The air we breathe. The ground beneath our feet.

The New Deal goal of broadly shared prosperity has taken a beating the past 40 years, and the damage shows. By virtually every measure relative to other rich nations, the US has lost ground since the 1970s. We’re shorter (height is an excellent indicator of social conditions), we don’t live as long, more of our babies die before their first birthdays, wages and educational achievement have stagnated, and inequalities of wealth and opportunity are higher than at any time since the late 19th century. Mortality rates for middle-aged white Americans have actually risen the past 15 years, especially for non-college-educated whites. Maternal mortality rose 27% nationwide between 2000 and 2014. In Texas, the maternal mortality rate doubled between 2010 and 2014.

The very rich, of course, can buy what they need – healthcare, clean water, political clout. They have their walled compounds and private islands to retreat to. As for the rest of us – for instance, all the good citizens out there in rural Texas, Tea Party Texas, the hard country that was transformed by the New Deal – one tries to imagine how it might look in 70 or 80 years if current trends continue. Crumbling roads, jerry-rigged bridges, worn-out farms. A grudging, “market-based” energy grid. Clean water a rarity, and healthcare that’s hit and miss. Perineal tears, perhaps, are once again commonplace. A far-fetched scenario, surely, but no harder for us to imagine in 2016 than the lived reality of rural Texas 80 years ago.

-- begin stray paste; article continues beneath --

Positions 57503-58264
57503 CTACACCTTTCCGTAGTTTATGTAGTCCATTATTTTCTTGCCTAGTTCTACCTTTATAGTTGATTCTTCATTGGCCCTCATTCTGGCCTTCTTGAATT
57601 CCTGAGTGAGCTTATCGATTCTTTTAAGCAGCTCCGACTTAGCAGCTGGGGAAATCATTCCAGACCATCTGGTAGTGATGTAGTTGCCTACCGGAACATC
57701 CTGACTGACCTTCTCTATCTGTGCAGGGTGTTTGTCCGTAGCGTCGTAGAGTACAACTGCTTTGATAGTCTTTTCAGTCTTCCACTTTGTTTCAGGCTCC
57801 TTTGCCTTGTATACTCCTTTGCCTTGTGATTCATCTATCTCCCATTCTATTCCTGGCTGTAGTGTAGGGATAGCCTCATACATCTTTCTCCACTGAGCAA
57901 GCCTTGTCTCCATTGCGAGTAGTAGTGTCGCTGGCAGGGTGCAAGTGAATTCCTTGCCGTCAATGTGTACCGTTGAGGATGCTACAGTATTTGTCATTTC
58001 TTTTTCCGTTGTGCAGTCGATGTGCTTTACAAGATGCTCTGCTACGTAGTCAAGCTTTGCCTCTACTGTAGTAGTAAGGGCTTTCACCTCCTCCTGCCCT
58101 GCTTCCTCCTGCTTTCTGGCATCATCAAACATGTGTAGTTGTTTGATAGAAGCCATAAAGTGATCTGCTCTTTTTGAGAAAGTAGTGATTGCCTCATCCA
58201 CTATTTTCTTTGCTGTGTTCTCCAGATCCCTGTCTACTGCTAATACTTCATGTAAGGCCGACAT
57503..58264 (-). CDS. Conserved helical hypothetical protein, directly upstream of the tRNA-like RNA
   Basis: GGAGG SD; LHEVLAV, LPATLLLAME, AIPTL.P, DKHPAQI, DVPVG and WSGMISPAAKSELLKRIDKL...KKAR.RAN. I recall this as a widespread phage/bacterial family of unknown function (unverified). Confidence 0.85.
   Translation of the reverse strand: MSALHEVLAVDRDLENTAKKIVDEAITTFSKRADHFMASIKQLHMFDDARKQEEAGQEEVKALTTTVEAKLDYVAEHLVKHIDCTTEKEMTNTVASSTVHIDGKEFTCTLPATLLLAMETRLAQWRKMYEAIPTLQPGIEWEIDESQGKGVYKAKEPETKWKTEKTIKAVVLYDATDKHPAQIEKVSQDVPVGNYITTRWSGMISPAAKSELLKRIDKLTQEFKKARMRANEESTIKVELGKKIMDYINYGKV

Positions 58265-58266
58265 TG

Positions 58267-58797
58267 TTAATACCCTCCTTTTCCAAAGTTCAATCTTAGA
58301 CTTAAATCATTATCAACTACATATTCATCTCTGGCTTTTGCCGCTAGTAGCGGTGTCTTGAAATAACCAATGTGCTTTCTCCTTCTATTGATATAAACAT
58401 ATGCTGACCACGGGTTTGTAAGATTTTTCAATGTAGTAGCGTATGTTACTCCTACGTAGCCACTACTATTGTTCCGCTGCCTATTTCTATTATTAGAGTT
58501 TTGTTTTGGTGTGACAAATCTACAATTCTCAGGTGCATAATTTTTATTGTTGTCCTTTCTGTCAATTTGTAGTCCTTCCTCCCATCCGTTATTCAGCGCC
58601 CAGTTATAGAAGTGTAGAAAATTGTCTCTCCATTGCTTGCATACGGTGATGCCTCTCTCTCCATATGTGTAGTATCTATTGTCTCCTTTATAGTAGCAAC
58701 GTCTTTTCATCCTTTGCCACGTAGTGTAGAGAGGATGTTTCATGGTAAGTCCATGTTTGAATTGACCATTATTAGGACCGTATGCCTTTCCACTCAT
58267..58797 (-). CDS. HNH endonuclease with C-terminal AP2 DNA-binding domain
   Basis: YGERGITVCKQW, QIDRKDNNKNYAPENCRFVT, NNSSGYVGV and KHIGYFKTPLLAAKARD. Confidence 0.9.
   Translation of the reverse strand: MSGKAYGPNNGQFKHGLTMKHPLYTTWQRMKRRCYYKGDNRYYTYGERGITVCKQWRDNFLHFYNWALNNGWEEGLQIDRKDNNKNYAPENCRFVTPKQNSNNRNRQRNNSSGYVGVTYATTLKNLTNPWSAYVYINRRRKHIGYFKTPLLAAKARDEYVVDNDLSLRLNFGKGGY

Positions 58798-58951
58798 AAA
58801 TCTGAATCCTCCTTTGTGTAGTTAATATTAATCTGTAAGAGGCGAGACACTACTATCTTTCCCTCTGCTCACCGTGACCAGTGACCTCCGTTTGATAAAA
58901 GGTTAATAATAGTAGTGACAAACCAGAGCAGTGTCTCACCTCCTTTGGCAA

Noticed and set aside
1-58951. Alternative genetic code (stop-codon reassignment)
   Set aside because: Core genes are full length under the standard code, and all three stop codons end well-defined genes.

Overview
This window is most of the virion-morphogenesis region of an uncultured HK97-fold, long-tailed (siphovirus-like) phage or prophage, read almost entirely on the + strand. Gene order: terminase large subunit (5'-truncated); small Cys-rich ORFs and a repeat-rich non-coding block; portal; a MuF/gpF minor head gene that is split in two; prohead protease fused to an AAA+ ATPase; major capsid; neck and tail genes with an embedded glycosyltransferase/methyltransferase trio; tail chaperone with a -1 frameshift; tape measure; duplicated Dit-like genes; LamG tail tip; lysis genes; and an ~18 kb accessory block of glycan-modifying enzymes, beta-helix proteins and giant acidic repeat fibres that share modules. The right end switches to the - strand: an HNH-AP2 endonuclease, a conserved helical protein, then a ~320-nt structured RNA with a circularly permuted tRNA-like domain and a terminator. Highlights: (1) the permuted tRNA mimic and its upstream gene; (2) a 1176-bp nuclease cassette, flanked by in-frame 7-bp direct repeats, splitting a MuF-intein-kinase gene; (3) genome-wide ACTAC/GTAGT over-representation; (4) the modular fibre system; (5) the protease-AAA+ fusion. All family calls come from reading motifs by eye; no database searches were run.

Naked Capitalism: The Myth of ‘Repatriating’ Corporate Cash from Overseas

pic1288219

Wolf Richter: Come on Moody’s, Spare Us These Falsehoods: That $1.3 Trillion “Overseas Cash” Is Already in the US

Yves here. Wolf addresses a pet peeve, and even better, in long form.

By Wolf Richter, a San Francisco based executive, entrepreneur, start up specialist, and author, with extensive international work experience. Originally published at Wolf Street

Some falsehoods simply refuse to die. No matter how many times they get stabbed in the heart, and no matter who stabs them, they rise again in their full glory.

The falsehood that a vast amount of US corporate cash, including much of Apple’s $250 billion, is “locked away overseas” is one of them. We’ve known since May 2013 from the Senate subcommittee investigation and hearings into Apple’s tax-dodge practices that a big part of corporate “overseas cash” is actually invested in the US.

Now Moody’s Investor Services repeats the same falsehood and explicitly lobbies Congress to give our poor, multinational Corporate Titans with their hardscrabble businesses another tax break.

The biggest US non-financial companies that pay Moody’s to rate their credit worthiness “will increase their cash holdings to $1.77 trillion by the end of the year, from $1.68 trillion at the end of 2015,” Moody’s writes. And it goes on:

Most of the cash that companies have is generated and being held overseas. Moody’s estimates that the amount of overseas cash will reach about $1.3 trillion, or 74% of total cash, in 2016. That’s up from an estimated $1.2 trillion, or 72% of total cash a year earlier.